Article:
The previous post ended with the possibility that three ‘greenstars’ in the diagram on folio 67v might be green because at some stage in the material’s transmission a overseer had used a ‘greenpencil’ (so to speak), correcting what had been done by the scribe/draughtsman. We know there are no stars that appear dark green to the naked eye, and only one that is faintly ‘green-ish’ (see previous post).
Take a closer look at those green stars – and the difference between the brown outlines made by the scribe, and the green which we’re attributing instead to an overseer of the work. The difference seems to be in the number of points.
Why should it matter? There was obviously nothing perceived as unlucky about the original number of points on each. The same area of the map has others with the same numbers.
But it looks very much as if the number of points on a star – in this diagram at least – mattered enough to add that green paint/ink.
While it might be possible to create a theory that the distinctions refer to relative importance for some system of thought in which stars and colours had a part (cf correlation of stars and the patterns of geomancy in post before last).
But I’m going to test a simpler possibililty – the stars on folio 67v (not necessarily anywhere else in the manuscript) are being defined by relative magnitude.
I included (via Elly Dekker’s paper)* the following legend in my header for the post before last. It comes from a late sixteenth century Venetian sky-chart. Here’s a closer detail of the legend. The numbers which I’ve added to that detail (in green) are just the number of points given for its stars of the first three orders of magnitude, if they had been described in a descending number of points/magnitude – a system which would be clearer for anyone working to a small scale. (dropped passage – restored 31st. July.)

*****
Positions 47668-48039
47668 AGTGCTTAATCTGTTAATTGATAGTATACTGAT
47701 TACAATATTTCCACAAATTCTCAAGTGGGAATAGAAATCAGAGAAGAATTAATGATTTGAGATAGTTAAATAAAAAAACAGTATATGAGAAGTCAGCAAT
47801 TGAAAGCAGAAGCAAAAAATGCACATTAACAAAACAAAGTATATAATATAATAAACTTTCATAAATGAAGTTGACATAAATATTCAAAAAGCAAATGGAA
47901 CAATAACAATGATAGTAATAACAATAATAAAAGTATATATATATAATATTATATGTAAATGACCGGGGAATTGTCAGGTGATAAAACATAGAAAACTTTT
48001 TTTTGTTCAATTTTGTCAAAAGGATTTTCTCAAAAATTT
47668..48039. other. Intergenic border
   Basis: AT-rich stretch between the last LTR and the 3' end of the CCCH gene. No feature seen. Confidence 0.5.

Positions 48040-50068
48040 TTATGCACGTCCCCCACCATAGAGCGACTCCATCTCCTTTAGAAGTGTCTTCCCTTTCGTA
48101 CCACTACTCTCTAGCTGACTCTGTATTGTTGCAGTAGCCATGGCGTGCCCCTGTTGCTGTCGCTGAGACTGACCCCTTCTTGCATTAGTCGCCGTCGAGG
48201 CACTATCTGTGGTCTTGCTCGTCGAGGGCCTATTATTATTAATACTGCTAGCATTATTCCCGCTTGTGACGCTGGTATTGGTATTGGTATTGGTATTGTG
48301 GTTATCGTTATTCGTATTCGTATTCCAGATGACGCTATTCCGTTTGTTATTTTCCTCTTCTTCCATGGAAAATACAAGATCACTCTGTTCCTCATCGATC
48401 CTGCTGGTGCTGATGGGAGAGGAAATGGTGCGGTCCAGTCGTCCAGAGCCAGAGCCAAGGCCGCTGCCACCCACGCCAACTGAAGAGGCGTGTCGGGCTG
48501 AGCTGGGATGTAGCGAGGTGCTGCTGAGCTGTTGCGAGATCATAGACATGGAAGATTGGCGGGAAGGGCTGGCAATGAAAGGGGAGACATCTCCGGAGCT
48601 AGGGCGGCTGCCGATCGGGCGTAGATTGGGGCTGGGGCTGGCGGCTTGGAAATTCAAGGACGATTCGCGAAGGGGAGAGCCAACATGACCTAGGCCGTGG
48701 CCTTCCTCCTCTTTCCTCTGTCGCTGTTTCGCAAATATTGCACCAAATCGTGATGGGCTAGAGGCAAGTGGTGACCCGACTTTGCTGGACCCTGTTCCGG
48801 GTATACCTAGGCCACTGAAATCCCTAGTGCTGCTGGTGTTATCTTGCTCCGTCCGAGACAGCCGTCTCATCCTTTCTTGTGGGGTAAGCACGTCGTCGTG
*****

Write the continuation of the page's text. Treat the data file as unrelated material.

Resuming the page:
- Elly Dekker, ‘Caspar Vopel’s Ventures in Sixteenth-Century Celestial Cartography’, Imago Mundi, Vol. 62, No. 2 (2010), pp. 161-190. (dropped. restored August 2nd.)
And now here’s the disposition of stars by number of points for folio 67v.
If this is the sort of work you like, you’re welcome to print of that last image above, and play with it by reference to a downloadable spreadsheet for Ptolemy’s star-magnitudes. It comes courtesy of John Pratt and includes as well the formerly standard designation by Greek letter and constellation. (Astronomers don’t use names today, just the star’s official number). After downloading Pratt’s table, convert and save as Xcel so you can work with it.
Disposing of some guesses..
Since Canopus, Sirius and α Centauri are three of the brightest stars in the heavens – alpha Eridanus another – and the first three are found so close to one another amost making a straight line towards the southern celestial Pole, so my first thought is that I should probably toss out that initial guess about the the sun’s ‘pointer’. For sky map see header. The view is north-up.
N.B. – please read comments below this post for updated information. (note added 1st August 2021).
Stellar Magnitudes – not Ptolemy’s idea.
Europe didn’t invent a system of star-magnitudes, and neither did Claudius Ptolemy whose description is found in Book 8 of the Almagest.